ACA Rulings Mum on Mandate, but Not Other Federal Powers

September 09, 2011

September 9, 2011 — The US appeals court in Richmond, Virginia, that voided 2 conflicting lower-court decisions yesterday on the healthcare reform law was silent on the power of Congress to require individuals to obtain insurance coverage or else pay a penalty.

However, the 2 appellate decisions did address other prerogatives of government, especially the federal government. The appeals court reaffirmed that a state cannot pass a law to nullify a federal law, and that federal taxes cannot be challenged in court before they are collected. Otherwise, chaos could ensue, the court warned.

The US Court of Appeals for the Fourth District in Richmond vacated a ruling by US District Court Judge Henry Hudson, also in Richmond, that struck down the individual mandate of the Affordable Care Act (ACA) as unconstitutional because it "would invite unbridled exercise of federal police powers." The 3-judge appellate panel said the plaintiff in the case — the state of Virginia — had no legal standing to contest the law.

In its challenge of the individual mandate, Virginia claimed it had been injured, which is a prerequisite for legal standing to sue, because the ACA conflicted with a state law declaring that said no resident shall be required to obtain health insurance. The state passed the law the same day President Barack Obama signed the ACA in 2010.

Hudson concurred with the state's argument about "sovereign injury," but the appeals court disagreed. Its opinion contended that the Virginia law "regulates nothing and provides for the administration of no state program" but only purports to immunize Virginians from federal law, which it cannot do.

"The Constitution itself withholds from Virginia the power to enforce [its law] against the federal government," the opinion declared. It described the law as a nonbinding declaration that "does not create any genuine conflict with the individual mandate" that would cast the state as a truly injured party with a standing to sue.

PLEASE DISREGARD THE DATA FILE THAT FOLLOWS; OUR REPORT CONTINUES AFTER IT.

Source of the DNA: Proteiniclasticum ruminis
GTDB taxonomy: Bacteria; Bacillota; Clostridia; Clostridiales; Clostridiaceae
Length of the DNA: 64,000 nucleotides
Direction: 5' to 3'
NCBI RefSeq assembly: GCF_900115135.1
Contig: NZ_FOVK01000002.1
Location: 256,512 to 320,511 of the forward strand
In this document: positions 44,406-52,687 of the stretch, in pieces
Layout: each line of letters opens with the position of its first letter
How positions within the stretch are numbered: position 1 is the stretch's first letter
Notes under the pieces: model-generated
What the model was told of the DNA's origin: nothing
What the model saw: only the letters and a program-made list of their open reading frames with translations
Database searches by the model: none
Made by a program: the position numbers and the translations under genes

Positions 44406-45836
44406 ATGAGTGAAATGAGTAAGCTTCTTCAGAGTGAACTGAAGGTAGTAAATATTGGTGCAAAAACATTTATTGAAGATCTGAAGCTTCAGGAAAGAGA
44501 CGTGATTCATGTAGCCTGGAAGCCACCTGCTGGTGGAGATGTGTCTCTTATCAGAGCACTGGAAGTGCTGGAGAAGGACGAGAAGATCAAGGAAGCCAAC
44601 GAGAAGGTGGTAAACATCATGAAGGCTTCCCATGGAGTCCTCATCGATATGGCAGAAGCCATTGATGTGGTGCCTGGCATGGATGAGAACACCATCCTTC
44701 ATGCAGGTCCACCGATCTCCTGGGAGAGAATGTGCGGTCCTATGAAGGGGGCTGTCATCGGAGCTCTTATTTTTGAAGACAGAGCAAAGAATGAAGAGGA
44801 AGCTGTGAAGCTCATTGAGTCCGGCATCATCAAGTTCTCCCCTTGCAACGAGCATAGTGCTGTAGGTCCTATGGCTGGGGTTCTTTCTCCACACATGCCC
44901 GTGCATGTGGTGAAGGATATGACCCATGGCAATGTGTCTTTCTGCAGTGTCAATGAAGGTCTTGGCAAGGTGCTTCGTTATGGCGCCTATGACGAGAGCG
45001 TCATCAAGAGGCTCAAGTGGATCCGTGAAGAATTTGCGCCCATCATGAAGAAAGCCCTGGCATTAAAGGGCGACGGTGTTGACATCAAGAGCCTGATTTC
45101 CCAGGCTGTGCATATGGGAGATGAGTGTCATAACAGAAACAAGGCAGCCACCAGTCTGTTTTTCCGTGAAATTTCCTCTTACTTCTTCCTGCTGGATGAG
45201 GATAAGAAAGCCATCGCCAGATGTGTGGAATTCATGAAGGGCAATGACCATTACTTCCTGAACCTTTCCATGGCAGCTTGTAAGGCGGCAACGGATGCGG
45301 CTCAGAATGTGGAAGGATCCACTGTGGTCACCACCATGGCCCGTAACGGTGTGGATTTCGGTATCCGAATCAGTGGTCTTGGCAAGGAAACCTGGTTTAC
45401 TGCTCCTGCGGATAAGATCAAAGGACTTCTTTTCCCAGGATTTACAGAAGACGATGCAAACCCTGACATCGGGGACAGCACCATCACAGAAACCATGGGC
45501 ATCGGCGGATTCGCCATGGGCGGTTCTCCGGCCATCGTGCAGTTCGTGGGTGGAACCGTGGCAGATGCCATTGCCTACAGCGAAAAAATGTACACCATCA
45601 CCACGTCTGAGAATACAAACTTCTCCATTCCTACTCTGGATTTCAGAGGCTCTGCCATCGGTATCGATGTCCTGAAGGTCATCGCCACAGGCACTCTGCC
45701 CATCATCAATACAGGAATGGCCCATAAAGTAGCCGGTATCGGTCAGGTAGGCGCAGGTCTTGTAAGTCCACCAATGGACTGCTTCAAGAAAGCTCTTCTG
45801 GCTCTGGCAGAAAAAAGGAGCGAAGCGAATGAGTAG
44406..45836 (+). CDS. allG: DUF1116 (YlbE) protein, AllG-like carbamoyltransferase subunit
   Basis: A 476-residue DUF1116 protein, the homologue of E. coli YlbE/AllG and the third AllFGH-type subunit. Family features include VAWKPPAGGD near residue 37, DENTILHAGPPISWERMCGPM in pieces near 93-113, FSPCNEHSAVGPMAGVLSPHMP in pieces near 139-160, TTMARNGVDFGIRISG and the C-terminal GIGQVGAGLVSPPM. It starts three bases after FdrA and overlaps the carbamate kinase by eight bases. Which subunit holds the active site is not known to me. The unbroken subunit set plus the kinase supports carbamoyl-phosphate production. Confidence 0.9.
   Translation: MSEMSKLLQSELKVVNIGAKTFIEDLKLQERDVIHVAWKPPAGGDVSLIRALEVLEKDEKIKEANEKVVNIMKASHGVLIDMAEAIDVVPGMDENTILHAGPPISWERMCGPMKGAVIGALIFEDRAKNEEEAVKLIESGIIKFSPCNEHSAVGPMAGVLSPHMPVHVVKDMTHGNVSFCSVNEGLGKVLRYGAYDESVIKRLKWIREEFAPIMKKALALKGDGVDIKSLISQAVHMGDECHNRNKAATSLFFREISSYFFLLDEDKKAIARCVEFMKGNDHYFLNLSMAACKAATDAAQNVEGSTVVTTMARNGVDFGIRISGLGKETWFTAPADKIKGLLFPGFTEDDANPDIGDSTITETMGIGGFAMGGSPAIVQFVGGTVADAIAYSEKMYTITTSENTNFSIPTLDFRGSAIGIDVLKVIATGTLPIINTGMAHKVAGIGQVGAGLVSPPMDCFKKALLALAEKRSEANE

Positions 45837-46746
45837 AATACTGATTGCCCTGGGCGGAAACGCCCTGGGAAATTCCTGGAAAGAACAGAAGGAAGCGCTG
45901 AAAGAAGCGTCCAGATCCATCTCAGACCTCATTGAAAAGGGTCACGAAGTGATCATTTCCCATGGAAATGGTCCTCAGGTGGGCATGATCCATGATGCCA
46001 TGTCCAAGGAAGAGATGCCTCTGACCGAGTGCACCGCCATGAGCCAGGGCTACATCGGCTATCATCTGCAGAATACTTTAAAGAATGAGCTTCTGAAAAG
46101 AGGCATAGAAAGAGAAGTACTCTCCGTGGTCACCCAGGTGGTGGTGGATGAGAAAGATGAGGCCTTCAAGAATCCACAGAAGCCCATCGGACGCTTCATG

The court warned that if states were allowed to sue the federal government based on laws passed in opposition to federal law, they could challenge the Social Security program or how the Central Intelligence Agency reports its finances.

"If we were to adopt Virginia's standing theory, each state could become a roving constitutional watchdog of sorts; no issue, no matter how generalized or quintessentially political, would fall beyond a state's power to litigate in federal court," the court stated.

Allowing Challenge to ACA Penalty Could Threaten Nation's Tax System

In yesterday's other appellate decision, 2 of the 3 judges also cited technical grounds in striking down a decision by US District Court Judge Norman Moon in Lynchburg, Virginia, that upheld the individual mandate as constitutional. Their ruling opined on the federal government's power to tax.

Liberty University and several individual plaintiffs in the case claimed that the ACA penalty levied on individuals without insurance coverage amounted to an improper tax. They leveled the same charge against an ACA penalty on large employers whose otherwise uninsured employees buy coverage on their own with government help.

The Obama administration asked Moon to throw out the case because a tax law called the Anti-Injunction Act (AIA) bars lawsuits seeking to restrain the assessment or collection of a tax beforehand (taxes can be contested after they are paid). Moon rejected that argument and stated that the AIA does not apply to the ACA penalties.

Two of the 3 appellate judges took the opposite position and said that the ACA penalties did constitute taxes for AIA purposes, citing Supreme Court precedents. "No tax may be challenged in any pre-enforcement action," the majority opinion stated.

The opinion warned that exempting ACA penalties from the AIA could open the floodgate to preenforcement court challenges to income taxes that could "in the long run, wreak havoc on the [government's] ability to collect revenue."

Curiously, the Obama administration did an about-face at the appellate level and agreed with the plaintiffs that the AIA would not bar the lawsuit against the ACA. The majority opinion held that the government's "newly-minted position" contradicted its earlier interpretation of the AIA.


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